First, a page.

FDA approved a new radioactive drug to treat certain digestive tract cancers

Lutathera (lutetium-177 dotatate) has been approved by the FDA for treating of a type of rare cancer called Gastro-EnteroPancreatic NeuroEndocrine Tumors (GEP-NETs). GEP-NETs can be present in the pancreas or in parts of the gastrointestinal tract (e.g. the stomach, intestines, rectum). Approximately 1 out of 27,000 people are diagnosed with GEP-NETs per year.

How it works:

Lutathera is a type of “Peptide-Receptor Radionuclide Therapy”; basically, it is made up of a small protein that is labelled with a radioactive tag. Once Lutathera enters a person’s bloodstream and reaches the tumor site, it attaches to another protein present on the surface of the tumor cells called the somatostatin receptor. This binding results in the drug entering the tumor cell, where it then releases its radioactive rays, causing damage to the tumor cell from within. Since Lutathera’s actions depend on the presence of the somatostatin receptor, the drug would only effective for somatostatin receptor-positive GEP-NETs.

The approval of Lutathera for GEP-NETs was supported by two studies:

  1. In the first study, 229 patients with advanced somatostatin receptor-positive GEP-NETs were randomised to receive either Lutathera in combination with octreotide (which is currently the standard treatment for GEP-NETs), or just octreotide alone. The group receiving Lutathera showed a 79% reduction in risk for disease progression compared to the group who only received octreotide  (p < 0.0001). The response rate* was 18% in the group receiving Lutathera, compared to only 3% in the other group (p<0.001).
  2. The second study involved 1,214 patients with somatostatin receptor-positive tumors, although only 360 of them had GEP-NETs. Patients initially enrolled in the study received the radiopharmaceutical agent as part of an “expanded-access program”, which is a way for patients with life-threatening diseases to access investigational drugs. Complete or partial tumor shrinkage was reported in 16% of these 360 patients.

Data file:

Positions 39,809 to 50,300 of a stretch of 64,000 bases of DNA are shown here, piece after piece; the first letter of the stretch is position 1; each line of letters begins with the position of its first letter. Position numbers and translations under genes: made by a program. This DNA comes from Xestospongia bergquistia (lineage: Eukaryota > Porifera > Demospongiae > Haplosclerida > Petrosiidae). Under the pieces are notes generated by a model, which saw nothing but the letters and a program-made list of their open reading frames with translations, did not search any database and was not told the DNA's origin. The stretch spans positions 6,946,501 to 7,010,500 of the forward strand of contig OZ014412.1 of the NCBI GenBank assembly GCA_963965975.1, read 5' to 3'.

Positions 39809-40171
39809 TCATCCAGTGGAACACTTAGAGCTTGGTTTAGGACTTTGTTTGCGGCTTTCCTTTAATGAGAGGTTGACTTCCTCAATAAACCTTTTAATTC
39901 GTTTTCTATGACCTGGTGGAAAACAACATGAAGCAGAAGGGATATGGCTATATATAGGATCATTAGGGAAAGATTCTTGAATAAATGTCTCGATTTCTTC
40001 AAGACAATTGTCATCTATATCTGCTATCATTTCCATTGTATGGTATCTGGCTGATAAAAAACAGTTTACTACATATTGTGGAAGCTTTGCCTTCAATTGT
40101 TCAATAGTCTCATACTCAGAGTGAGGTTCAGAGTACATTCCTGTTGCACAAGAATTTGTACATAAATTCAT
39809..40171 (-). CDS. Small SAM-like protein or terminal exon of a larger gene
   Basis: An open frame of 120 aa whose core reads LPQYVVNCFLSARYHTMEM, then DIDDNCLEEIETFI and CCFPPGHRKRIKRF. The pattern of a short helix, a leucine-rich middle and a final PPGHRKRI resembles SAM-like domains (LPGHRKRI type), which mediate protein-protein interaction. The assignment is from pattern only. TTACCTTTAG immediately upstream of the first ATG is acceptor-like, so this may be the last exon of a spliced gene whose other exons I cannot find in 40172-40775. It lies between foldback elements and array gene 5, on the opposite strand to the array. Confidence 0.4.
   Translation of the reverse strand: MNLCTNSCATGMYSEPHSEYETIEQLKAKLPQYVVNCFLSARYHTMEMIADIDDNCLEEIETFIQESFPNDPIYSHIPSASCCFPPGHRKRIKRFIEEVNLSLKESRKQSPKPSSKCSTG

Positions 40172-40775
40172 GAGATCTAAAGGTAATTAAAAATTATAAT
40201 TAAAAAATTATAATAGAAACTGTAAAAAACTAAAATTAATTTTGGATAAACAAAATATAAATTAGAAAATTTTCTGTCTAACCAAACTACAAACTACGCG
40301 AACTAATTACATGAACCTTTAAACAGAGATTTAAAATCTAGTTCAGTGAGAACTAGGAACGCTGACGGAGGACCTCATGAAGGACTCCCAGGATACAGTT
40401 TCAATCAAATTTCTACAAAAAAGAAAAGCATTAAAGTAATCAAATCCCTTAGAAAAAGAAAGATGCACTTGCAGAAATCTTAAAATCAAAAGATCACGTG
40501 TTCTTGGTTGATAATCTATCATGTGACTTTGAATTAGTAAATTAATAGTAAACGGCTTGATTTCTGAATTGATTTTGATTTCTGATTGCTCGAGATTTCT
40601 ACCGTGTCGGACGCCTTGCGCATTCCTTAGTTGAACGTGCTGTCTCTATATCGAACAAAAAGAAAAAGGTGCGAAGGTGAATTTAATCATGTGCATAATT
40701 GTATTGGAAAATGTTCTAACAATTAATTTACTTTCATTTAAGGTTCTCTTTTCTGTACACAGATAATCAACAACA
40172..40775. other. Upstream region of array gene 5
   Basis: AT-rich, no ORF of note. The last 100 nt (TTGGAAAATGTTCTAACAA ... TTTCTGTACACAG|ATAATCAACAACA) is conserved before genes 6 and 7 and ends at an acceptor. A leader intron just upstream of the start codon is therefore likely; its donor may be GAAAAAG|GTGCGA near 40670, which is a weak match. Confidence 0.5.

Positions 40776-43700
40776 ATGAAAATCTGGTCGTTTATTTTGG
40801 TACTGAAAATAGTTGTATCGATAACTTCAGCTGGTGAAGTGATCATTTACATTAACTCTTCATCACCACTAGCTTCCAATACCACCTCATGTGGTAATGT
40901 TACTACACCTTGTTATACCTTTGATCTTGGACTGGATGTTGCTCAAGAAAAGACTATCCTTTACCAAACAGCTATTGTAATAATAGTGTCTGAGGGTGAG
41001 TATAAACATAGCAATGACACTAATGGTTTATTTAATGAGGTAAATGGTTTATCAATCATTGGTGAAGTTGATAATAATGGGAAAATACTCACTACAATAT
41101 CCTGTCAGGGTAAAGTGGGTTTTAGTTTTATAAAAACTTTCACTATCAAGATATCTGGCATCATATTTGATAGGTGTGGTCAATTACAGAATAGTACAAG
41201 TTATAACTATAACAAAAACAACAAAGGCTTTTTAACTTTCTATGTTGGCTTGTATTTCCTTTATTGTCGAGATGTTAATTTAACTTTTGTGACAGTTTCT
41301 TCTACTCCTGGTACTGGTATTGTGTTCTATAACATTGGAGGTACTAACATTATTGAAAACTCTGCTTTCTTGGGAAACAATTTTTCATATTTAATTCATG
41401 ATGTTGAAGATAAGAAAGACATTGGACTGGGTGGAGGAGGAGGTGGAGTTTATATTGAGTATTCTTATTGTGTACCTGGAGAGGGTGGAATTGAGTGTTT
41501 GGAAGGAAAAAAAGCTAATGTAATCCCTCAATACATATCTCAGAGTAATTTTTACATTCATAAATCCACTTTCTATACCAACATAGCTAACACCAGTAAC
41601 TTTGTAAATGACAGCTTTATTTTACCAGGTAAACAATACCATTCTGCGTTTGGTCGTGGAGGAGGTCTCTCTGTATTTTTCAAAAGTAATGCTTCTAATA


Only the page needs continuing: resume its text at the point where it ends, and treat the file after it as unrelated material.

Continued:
Reported side effects:

Common short-term effects:

Vomiting, nausea, hyperglycaemia (high blood sugar), hypokalaemia (low potassium), lymphopenia (low white blood cells/and therefore also low immunity)

Serious long-term effects:

Myelosuppresion (low levels of blood cells), development of blood cancers, damage to the kidneys and liver, abnormal levels of hormones in the body, and infertility.

Other on-going clinical trials using Lutathera:

  • Study assessing the safety of Lutathera given in combination with nivolumab in patients with small cell lung cancer and inoperable neuroendocrine tumor of the lung
  • Study assessing safety and efficacy of Lutathera for treating pheochromocytoma and paraganglioma (these are rare tumors that usually form near the adrenal gland or in the neck region).

 

*”Response rate” is the percentage of patients who had a response according to the Response Evaluation Criteria In Solid Tumors (RECIST), a set of criteria defining whether tumors in cancer patients improve, stay the same, or worsen during treatment.

About Rina Soetanto

Rina Soetanto is currently doing her PhD in molecular biology. She also has an extensive background in pharmacology and pre-clinical cancer research, as well as an undergraduate science degree from the Australian National University with a double major in neuroscience and immunology.

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